By routing traffic over the express network, the following characteristics appear:
- Average connection length in the network is 2,500-3,000 km.
- Average distance between nodes is under 800 km.
- 70-80% of the wavelengths at a given multidirectional junction on the express layer are passing through.
It therefore becomes evident that a solution is needed to address the reduction of connections passing through a node, resulting in a significant impact on the networks' operating efficiency.
Opaque solutions make use of point-to-point line systems that require OEO conversions for transiting all fiber junction sites (see Figure 2). Two architectures are considered in opaque networking: patch-panel flexibility and electronic-crossconnect flexibility.
Since the majority of the cost in passing through a node is wrapped up in DWDM interfaces, a strong argument can be made to pass all traffic through an EXC core for operational simplicity. The EXC would be responsible for grooming and switching as well as regeneration and wavelength conversion. In opaque systems, the EXC acts as a large managed regeneration bank and the line system has a reach optimized around internodal spacing (600-1,000 km). Very-short-reach (VSR) technology is emerging, which will drop the cost of transition from the transponder to the switch and increase switch density. Every wavelength passing through this type of opaque node will require two DWDM transmitters/receivers and four VSR interfaces. As the node starts to scale, this solution can get quite costly and inefficient.
As an alternative, agile photonic technology is evolving to the point where a multiplicity of wavelength connection lengths can be accommodated on a single span. This ability, combined with photonic switching and ULH transponders, enables photonic bypass, which significantly alters the economics of backbone networking. Using these existing technologies, it is possible to take the EXC out of the line and move it in between the collector and express networks (see Figure 3).
The task of managing fiber interconnection at the wavelength level can be done more efficiently and cost-effectively (1/20th the cost) with a photonic-switch core, which would sit in the line and switch wavelengths between fibers optically. Since the photonic layer is handling all pass-through traffic, an agile photonic solution requires a much smaller EXC. By taking the EXC out of the line-removing OEO at intermediate sites-the function of regeneration is also removed.
To compensate for removing regeneration, wavelengths would need to travel from source to sync in the optical layer, requiring a longer reach and more agile line system. The reach of an agile photonic layer needs to be optimized around path lengths (2,500-3,000 km) rather than the link lengths (600-1,000 km) required in an opaque system.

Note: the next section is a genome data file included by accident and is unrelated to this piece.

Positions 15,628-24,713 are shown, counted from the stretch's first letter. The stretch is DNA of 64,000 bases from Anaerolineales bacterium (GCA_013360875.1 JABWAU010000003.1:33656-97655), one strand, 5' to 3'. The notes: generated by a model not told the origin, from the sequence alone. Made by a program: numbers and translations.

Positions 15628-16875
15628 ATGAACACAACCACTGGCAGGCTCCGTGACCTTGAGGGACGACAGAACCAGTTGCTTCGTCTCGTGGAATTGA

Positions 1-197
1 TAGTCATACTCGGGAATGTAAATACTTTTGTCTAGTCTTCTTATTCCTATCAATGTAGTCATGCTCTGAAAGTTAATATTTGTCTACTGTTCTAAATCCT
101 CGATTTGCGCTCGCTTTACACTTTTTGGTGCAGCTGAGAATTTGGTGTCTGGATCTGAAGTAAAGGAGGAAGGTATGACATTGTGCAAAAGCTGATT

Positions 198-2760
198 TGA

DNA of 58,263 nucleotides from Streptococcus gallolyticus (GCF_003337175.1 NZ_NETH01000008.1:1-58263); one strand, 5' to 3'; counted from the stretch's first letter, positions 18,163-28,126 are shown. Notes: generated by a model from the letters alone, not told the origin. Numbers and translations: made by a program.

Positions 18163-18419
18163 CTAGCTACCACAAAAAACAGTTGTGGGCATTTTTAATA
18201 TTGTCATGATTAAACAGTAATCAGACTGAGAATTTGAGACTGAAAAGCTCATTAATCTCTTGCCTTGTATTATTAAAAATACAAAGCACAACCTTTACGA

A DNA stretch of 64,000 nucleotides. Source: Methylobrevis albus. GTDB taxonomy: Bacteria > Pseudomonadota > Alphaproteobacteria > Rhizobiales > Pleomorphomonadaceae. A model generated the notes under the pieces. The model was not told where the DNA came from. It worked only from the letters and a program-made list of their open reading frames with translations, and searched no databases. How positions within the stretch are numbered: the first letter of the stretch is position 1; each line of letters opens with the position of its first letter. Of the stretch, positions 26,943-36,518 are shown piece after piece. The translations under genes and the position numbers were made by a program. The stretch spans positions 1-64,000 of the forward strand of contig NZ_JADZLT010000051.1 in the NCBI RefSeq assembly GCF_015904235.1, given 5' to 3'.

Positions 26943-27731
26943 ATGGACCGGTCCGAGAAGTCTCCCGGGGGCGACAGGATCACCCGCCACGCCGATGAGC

Advantages of a photonic layer
The average node in the network requires only 30% of its OEO interfaces for source traffic, regeneration, and intermediate grooming. The rest of the interfaces in the node are used to manage the wavelength-level interconnection between fibers. These interfaces are termed "hidden regens," since they are not actually required for regeneration. The resultant network cost diagram in Figure 4 shows that an agile photonic system has a 40% network cost savings as a result of hidden-regen elimination. In addition, hidden-regen elimination saves significant space and power. An example of the space and power requirements of a fully filled four-way site is shown in Table 2.
One of the more challenging areas of switch development is scale. From the network traffic displayed previously, it is clear there is a need for STS-level grooming switches in the backbone network, but how can a switch be architected that is large enough to handle the massive growth expected in the core of the network?
By tiering the network, pass-through traffic does not need to use switch ports on the subwavelength switch, greatly reducing the burden of the electrical-switch size. The use of multiple fabrics is minimized, thereby significantly reducing intra-machine connections that add cost and operational complexity. Figure 5 is a sample comparison of EXC sizing for the various architectural choices.
There is an active industry debate surrounding OEO versus all-optical switching in the optical core, but next-generation networks will require both technologies. The function of subwavelength, either STS or IP management grooming, will continue, but building a 100% opaque network will cause serious space, power, and capital problems to go forward.
A more economical approach is to drop and groom what's necessary, fill the pipes as full as possible at the edge, and establish transparent networking as deep into the network as possible. A marriage between electrical-switch functions at the edge and photonic networking in the core will deliver a more operationally agile, cost-effective core networking solution.
Lee Lipes and James Rouse work in the Network Architecture organization of Innovance Networks (Ottawa, Ontario).